Northumberlandia – The Goddess of The North

Northumberlandia is a large earthwork sculpture in Southern Northumberland which sits directly adjacent to an open cast mine which is currently being infilled and returned to a visually appealing state.  The sculpture itself was first conceived as a joint venture between the landowner (The Blagdon Estate), and Banks Group, who wished to excavate a large plot of land.  These two partners stumped up the money to create the earthwork in 2010, with the sculpture finally opening to the public on August 29 2012. 

The form of the sculpture is as a lady, imagined to be an embodiment of the goddess of Northumbria.  She is a stately 400 metres long, and 34 metres tall at the highest point, the entire sculpture is interlaced with footpaths and viewpoints to give plenty of space and opportunity to walk about and interact with this unique piece of landscape art.  Surrounding Northumberlandia is a selection of small ponds and grassland, with a three quarter mile circular walk around the base.  Half of the site also contains woodland, in addition to the earthwork.  The whole entity is managed as a public access park, with people able to come and go freely as they desire.  The planning concept states that part of the inspiration for the work was the profile of the Cheviot hills, some thirty miles away on the horizon, but this fails to be realised in the finished sculpture.

View from Northumberlnadia’s Brow

Looking down from this vantage point just above her eyes, we can ascertain a sense of the scale that this work of landscape art is built to, it’s fairly monumental.  There are already signs of erosion, and an unplanned footpath up on the top of the nasal ridge, despite the monument only being open for nine years at present, this is coupled with a recently fixed erosion issue on the side of her face last summer, giving the overall impression that this structure will be more transient than the planners intended, which was for it to develop, after building in a natural manner.   Though I had imagined it be the ecosystems that spring up between the woods, grassland, and ponds which would be left to develop. 

From this high vantage point, you can also see the paths winding up over here breasts, and down her legs, with their sculped form holding windbreaks and viewpoints of their own.  The asphalt paths criss-crossing their way up and over Northumberlandia, these give a series of observation points within the walk, with different parts of her body and the scenery exposed at different points.

Profile view from the left hand

From a personal perspective, the point of view that is most thought provoking for me is looking up over the huge hands as they rest in the grass, looking up at the relaxed posture of the reclining head and breasts.  It’s a point that can make a person feel very much more diminutive than they are, almost like a lilliputian observing Gulliver after he is on the ground.  This angle not only emphasises the forced perspective of huge nearby fingers with distant form, but also alludes to the serenity and calm that the landscape work was supposed to create for a small portion of nature which would reside there.  This effect of making the observer feel small in the presence of nature rightly restores humanity to its proper location within the world, as opposed to viewing itself as the biggest most important thing, above nature herself.  This is the midpoint of the circular walk, which at three quarters of a mile around, is a nice fifteen to twenty minute stroll allowing all aspects of her to be viewed from below, and at a slight distance.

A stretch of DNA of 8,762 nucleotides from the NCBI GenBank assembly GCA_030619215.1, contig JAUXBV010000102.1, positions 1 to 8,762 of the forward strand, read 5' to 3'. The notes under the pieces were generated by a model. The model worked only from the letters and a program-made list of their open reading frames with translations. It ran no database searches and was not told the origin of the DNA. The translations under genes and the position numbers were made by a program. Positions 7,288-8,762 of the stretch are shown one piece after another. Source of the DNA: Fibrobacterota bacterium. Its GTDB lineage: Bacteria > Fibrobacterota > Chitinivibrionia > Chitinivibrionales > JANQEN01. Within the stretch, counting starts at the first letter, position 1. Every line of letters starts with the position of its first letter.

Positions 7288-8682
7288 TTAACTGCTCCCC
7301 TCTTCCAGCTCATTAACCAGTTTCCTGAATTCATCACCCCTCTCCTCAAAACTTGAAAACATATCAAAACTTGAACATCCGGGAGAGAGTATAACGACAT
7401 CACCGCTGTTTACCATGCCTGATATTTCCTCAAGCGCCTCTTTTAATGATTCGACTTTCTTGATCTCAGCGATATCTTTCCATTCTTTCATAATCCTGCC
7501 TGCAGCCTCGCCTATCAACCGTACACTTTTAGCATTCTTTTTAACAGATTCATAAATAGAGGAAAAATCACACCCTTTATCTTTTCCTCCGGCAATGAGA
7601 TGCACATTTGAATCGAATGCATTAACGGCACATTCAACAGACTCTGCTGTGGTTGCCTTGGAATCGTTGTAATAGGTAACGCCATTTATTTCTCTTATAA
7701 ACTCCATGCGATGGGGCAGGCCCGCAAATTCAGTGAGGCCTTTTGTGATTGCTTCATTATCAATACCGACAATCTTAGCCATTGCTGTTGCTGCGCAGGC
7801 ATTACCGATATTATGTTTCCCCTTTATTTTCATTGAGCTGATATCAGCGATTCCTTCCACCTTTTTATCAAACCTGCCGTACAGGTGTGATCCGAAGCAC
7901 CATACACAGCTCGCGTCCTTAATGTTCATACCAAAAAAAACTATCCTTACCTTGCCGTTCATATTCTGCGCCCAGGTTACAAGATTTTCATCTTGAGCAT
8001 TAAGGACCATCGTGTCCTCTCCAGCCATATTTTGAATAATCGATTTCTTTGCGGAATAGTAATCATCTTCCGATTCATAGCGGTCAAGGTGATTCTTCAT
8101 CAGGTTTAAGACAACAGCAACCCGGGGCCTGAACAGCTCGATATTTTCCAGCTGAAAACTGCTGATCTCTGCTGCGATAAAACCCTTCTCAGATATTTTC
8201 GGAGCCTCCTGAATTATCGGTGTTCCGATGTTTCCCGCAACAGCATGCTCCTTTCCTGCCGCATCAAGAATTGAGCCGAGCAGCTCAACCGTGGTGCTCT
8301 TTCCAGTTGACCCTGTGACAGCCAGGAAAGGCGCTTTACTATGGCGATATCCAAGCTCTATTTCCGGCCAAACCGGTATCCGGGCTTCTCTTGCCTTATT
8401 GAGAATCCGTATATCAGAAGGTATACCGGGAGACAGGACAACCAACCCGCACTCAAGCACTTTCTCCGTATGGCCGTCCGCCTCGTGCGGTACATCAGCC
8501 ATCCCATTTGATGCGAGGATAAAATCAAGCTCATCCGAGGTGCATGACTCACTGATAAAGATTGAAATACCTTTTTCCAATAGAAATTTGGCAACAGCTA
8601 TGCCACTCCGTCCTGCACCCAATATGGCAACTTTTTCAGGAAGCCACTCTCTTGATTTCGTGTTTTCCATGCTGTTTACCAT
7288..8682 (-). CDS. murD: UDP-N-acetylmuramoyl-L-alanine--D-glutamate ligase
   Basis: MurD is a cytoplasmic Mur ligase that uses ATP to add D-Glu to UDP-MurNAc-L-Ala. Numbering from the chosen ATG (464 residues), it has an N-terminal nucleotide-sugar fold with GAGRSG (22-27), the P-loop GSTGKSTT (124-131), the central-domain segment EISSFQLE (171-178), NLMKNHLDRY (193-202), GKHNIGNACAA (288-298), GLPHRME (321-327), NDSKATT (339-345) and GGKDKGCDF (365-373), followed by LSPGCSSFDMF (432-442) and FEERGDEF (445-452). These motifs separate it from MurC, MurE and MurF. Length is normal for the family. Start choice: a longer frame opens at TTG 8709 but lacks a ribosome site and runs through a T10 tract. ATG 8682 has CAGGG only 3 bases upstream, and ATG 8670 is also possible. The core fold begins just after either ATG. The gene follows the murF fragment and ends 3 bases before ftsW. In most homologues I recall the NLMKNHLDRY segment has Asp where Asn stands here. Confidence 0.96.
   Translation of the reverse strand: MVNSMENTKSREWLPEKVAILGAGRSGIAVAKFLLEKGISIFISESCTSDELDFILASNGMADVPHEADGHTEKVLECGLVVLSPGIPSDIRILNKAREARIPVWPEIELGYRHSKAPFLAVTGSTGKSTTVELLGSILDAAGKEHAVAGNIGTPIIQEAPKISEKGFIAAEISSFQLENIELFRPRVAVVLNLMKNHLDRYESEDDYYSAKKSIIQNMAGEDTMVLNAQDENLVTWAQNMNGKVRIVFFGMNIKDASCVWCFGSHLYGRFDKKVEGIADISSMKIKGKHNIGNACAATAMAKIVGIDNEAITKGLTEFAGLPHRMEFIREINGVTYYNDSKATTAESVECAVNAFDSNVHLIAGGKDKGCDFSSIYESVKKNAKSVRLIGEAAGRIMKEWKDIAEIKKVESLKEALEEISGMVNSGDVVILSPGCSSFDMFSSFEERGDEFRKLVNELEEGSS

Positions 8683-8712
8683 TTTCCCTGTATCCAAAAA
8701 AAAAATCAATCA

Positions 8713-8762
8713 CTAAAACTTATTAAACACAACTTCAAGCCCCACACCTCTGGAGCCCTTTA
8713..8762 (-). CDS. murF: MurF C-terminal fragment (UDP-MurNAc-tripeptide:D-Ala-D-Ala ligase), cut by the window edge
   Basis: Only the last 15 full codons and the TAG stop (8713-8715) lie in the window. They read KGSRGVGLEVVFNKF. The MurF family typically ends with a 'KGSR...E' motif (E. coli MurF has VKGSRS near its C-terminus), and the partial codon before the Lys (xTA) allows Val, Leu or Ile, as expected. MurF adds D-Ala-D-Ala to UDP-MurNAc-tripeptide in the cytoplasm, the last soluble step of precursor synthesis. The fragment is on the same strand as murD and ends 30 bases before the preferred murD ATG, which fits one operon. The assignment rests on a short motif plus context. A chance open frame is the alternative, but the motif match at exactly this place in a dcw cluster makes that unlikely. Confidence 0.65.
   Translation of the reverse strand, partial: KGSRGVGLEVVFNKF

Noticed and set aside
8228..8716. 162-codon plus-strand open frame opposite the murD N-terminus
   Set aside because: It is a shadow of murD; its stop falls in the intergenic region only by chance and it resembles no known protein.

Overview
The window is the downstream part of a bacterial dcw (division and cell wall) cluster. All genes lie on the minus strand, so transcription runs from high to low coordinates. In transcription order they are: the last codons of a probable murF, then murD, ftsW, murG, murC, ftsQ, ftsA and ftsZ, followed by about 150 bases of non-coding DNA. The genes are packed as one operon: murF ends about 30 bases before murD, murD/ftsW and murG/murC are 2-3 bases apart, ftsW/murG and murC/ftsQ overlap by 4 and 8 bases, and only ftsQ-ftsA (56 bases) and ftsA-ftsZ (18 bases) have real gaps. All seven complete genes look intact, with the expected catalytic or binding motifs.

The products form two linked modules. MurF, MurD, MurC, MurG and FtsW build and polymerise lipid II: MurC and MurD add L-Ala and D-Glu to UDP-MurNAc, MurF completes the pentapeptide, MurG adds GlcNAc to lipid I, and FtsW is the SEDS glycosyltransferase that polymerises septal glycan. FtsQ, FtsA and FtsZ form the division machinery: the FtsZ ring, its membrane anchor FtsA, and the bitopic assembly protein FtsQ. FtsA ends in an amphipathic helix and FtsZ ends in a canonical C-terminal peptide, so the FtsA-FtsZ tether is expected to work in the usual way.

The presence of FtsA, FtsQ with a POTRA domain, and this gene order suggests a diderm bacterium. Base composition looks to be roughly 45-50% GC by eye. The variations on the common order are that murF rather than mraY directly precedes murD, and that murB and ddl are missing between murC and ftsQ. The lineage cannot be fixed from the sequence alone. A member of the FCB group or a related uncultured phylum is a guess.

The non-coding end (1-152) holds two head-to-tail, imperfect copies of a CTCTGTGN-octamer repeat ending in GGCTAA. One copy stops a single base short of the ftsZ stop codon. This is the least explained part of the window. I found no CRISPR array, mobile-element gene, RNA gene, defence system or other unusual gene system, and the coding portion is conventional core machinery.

View from one of the ponds

This last view highlights one of the ponds sculpted into the landscape around Northumberlandia, these ponds help enhance the sculpture by reflecting it in themselves, making almost a mirror image at times.  At other times, the availability of water creates a mist in the early morning, shrouding her in an eerie fog wrapped around her base.  These ponds are now a part of nature, they have fish in them, birds nesting close by and an assortment of insects associated with water.  The whole experience on a sunny day is that of a park, but on a cloudy, rainy day, with the lack of shelter on the site of the artwork it feels much more like it could be out in the countryside. 

Whether the Northumberlandia artwork has achieved its goals or not is debatable, but from the perspective of providing a small haven for nature on the edge of a huge industrial project, it is most definitely a success.  The majority of the building materials come from adjacent to the site, where an open cast mine was being opened, if Northumberlandia hadn’t been planned, then there is every chance that the plot of land on which it sits could have just been a part of the huge spoil heaps surrounding the mine for a time before being used as infill material.  It has also become a well-used site with lots of visitors and even events on from time to time, not only giving local people a place to go, but also a place that contributes to the local economy. 


Northumberlandia, the Lady of the North.

Home – Blagdon Estate


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